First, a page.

The Best TLC Songs You Haven’t Heard

· Updated on May 29, 2018

The last 25 years have been difficult for TLC. The band first emerged in 1992 with Ooooooohhh… On The TLC Tip, a playful mix of funk, rap, and RB which catapulted them to global stardom. In the years that followed, they experienced bankruptcy, various public controversies and, of course, the tragic and disturbingly public death of Lisa “Left Eye” Lopes. Yet, they still established themselves as one of the most successful bands in history – to date, they are estimated to have sold 65 million albums worldwide.

This untouchable musical legacy is set to continue this year, with a new album crowd-funded by a total of over 4,000 investors on Kickstarter. The two remaining members, T-Boz and Chilli, initially requested $150,000 but raised a total of $430,000 to support the as-yet-untitled album (which fans are being asked to name) due for release later this year.

The first sample of this new era came last month with the release of “Way Back,” a sunny, laid-back debut single which features hip-hop legend Snoop Dogg. Not only is it a reward for loyal fans, it’s an opportunity for the band to create the final chapter of their turbulent journey on their own terms. Sure, we’ve all likely screamed “No Scrubs” at overconfident guys in the club and created pajama-clad recreations of the iconic “Creep” video, but in celebration of their new release, here are some stone-cold classics you might not have heard yet.

“Sumthin’ Wicked This Way Comes”

Named after a line from MacBeth and featuring the inimitable André 3000, Crazysexycool’s closing track is a smooth, guitar-driven social commentary. Lifted from an album packed with hits, the song is an underrated classic which deals with themes of violence and corruption; Lopes’s closing rap is an inarguable highlight, creating the final chapter of one of the most iconic albums in musical history.

“Dirty Dirty”

A left-field, upbeat offering from the band’s 2002 album 3-D, “Dirty Dirty” features hectic production by Timbaland, as well as a guest verse by Missy Elliott. Released just seven months after the tragic passing of Left Eye, the LP is largely more upbeat than its predecessors but failed to reach the same dizzying sales. Still, this cut not only stands out as an example of Timbaland in his heyday, it’s also one of the more club-ready tracks in an expansive, diverse discography.

“Somethin’ You Wanna Know”

Taken from their debut album Ooooooohhh… On The TLC Tip, this slow jam displays a rare moment of tenderness. Its themes are increasingly relevant in the age of technology – it’s about communication in relationships and the importance of discussion as opposed to blind belief in unsubstantiated rumors. Still, no matter how much you read into the lyrics, this track stands alone as an RB classic.

“If They Knew”

Relationships are a constant source of interest for TLC; whether it’s the good, bad, or ugly, the group sings about love on a regular basis. “If They Knew” is slightly different. A tale of infidelity told from both sides; the track is punctuated by stuttering beats and largely unapologetic lyrics which more than live up to the band’s ‘bad girl’ reputation.

“Let’s Just Do It”

Although not technically a TLC track, this cut – lifted from Left Eye’s second posthumous album Eye Legacy – does feature Chilli and T-Boz on guest vocals, as well as another appearance by Missy Elliott. Funky, futuristic, and irresistibly fresh, the glitchy production blends seamlessly with Left Eye’s trademark poetic flow to create an essential entry on this list.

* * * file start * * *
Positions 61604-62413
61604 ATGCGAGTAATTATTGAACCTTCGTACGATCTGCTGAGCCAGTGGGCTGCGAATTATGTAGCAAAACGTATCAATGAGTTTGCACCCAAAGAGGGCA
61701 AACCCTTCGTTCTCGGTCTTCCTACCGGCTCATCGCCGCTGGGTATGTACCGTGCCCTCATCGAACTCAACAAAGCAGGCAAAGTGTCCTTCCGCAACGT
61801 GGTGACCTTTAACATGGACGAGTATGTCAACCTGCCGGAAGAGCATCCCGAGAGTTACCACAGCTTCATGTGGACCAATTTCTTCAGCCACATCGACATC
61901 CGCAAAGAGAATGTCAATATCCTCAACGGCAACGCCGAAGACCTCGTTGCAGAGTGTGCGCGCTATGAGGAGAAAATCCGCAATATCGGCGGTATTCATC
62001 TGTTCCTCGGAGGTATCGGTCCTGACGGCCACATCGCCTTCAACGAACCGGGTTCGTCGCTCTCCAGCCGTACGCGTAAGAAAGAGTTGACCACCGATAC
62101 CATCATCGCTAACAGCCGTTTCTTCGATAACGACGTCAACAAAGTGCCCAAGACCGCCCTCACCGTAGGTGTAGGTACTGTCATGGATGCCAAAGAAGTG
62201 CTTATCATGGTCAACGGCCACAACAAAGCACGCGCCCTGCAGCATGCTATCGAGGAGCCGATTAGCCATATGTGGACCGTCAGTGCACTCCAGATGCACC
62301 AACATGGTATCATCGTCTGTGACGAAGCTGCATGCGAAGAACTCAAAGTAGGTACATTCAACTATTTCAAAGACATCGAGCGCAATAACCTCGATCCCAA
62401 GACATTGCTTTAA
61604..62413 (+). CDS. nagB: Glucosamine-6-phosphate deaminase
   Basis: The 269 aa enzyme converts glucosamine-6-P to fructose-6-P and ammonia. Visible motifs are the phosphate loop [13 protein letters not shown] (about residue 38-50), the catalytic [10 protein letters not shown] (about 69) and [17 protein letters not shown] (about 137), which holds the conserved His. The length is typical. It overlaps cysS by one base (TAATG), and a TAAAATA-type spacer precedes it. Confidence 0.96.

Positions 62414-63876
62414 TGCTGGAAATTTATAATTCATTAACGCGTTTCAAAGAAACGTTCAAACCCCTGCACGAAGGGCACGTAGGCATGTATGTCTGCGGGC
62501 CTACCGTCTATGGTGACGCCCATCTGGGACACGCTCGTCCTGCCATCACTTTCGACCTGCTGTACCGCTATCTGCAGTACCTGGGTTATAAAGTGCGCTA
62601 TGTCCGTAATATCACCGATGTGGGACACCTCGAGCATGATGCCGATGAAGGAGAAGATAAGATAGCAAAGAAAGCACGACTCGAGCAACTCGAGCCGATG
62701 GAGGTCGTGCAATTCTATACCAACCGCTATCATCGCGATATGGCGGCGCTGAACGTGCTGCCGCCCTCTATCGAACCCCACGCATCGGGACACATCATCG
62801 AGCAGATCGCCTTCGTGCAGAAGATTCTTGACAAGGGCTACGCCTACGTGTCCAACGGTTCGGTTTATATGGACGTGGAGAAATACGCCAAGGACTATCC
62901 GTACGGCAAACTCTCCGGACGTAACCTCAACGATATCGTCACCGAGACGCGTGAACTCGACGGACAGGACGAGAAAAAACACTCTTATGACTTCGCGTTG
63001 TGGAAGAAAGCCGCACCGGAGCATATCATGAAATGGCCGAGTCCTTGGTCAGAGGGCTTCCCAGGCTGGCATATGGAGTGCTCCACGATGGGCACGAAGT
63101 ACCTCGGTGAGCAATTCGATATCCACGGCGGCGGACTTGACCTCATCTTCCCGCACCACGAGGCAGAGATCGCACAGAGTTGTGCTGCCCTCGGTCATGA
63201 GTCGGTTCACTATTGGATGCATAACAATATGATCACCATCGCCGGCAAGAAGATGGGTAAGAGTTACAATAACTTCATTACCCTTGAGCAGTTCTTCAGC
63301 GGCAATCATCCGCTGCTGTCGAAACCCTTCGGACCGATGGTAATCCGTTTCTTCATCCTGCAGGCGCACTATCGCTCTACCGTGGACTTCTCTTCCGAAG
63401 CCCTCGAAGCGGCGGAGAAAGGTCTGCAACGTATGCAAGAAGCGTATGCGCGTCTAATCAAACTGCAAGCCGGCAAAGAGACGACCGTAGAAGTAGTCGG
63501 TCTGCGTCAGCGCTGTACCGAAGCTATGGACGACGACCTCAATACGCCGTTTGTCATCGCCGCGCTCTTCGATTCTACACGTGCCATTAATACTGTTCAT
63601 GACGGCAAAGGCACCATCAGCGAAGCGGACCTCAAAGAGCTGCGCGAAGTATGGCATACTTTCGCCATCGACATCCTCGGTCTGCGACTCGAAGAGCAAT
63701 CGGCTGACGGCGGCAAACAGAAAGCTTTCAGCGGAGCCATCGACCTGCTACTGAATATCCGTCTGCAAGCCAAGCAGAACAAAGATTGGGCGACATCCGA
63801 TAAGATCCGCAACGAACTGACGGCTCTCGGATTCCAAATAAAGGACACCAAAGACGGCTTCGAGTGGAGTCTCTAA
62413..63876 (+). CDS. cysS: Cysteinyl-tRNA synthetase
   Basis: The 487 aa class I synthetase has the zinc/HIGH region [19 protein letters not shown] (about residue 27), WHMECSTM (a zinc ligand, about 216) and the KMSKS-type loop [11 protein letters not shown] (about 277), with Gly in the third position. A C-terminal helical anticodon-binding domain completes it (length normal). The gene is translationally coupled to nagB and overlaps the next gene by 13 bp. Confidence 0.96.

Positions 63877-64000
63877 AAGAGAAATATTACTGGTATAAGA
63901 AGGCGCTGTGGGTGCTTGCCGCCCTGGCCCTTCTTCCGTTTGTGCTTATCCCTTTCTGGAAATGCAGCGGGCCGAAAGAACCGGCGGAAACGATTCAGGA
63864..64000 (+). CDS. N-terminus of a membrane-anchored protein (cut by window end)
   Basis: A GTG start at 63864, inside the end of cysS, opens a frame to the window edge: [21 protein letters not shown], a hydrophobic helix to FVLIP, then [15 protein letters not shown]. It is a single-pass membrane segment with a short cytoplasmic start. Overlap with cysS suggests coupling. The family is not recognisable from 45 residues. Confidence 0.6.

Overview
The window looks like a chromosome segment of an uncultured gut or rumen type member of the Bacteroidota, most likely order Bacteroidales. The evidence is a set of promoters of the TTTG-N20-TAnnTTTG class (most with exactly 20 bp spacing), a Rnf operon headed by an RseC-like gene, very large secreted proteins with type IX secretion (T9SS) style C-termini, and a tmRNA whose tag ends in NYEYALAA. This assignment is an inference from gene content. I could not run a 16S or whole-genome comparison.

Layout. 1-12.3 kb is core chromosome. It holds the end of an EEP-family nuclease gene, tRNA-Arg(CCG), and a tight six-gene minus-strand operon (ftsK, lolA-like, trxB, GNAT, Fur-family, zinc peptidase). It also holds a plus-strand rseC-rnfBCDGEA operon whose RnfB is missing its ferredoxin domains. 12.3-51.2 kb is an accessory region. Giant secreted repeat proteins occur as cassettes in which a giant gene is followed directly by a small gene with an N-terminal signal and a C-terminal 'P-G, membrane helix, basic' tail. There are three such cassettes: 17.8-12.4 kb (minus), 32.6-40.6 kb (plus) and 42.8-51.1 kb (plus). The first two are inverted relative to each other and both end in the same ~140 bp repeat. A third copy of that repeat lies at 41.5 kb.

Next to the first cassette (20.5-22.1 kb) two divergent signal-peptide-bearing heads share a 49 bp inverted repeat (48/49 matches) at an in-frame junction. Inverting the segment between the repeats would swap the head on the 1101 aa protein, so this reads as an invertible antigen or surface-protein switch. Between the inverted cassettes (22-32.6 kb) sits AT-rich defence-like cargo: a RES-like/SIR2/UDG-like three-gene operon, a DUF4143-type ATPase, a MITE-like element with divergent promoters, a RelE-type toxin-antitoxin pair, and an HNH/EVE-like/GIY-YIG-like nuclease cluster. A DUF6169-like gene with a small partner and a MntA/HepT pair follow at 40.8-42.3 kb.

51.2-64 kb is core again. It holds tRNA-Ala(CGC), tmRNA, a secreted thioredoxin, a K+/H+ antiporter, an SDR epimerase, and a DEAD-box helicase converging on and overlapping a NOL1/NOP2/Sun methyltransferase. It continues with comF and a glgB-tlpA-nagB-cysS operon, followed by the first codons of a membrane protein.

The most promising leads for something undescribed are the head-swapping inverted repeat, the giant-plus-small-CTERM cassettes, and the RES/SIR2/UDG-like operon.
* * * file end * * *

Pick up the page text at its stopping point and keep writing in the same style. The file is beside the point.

“Don’t Pull Out On Me Yet”

This ode to good, long sex sessions is one of the final tracks on 1999’s FanMail, and it doesn’t get the love it deserves. Despite the absence of a Left Eye rap, the group drops the tempo for a slice of seduction. This is more than worthy of inclusion on any slow jam playlist. Better still, the title stays on brand by providing yet another subtle nod to safe sex.

“If I Was Your Girlfriend”

TLC covers Prince – what more could you ask for? Released as part of the band’s breakout album Crazysexycool, this rendition of the 1987 funk classic is one of the record’s most underrated highlights. It’s also subtly subversive; the women stick to the original gender markers, adding a feminist twist to a stone-cold classic.

“It’s Alright”

Although leaked in 2002, “It’s Alright” was actually recorded in 1998 and slated to be released as the first single from Fan Mail. Things changed, and “No Scrubs” was eventually chosen instead – a decision which makes sense, considering it remains one of their most iconic tracks to date. Still, “It’s Alright” is a brief yet catchy banger and worth a listen; it’s a light-hearted tribute to the importance of having fun in a world that can often seem destructive and chaotic. Needless to say, it still sounds as fresh and relevant as ever.

“Give It To Me While It’s Hot”

This uptempo sex jam rounds off 3D – which arguably remains the most underrated of the band’s albums to date. As the title suggests, this track is dedicated to the kind of fiery passion that needs to be grabbed without distraction. Smooth, funky, and forward-thinking in terms of its production, the song is an example of T-Boz and Chilli at their best. More generally, it’s worth digging deep into the album – even the lead single, “Girl Talk” never truly gained the recognition it deserved.

“I’m Good At Being Bad”

Perhaps the most underrated song of TLC’s career, “I’m Good At Being Bad” was released as a promotional single, but ultimately upstaged by commercial behemoth “No Scrubs.” Initially inspired by Janet Jackson’s “What About,” the women lay down exactly what they expect from men, sing about masturbation, and generally solidify their untouchable reputation as three of the baddest bitches in musical history.

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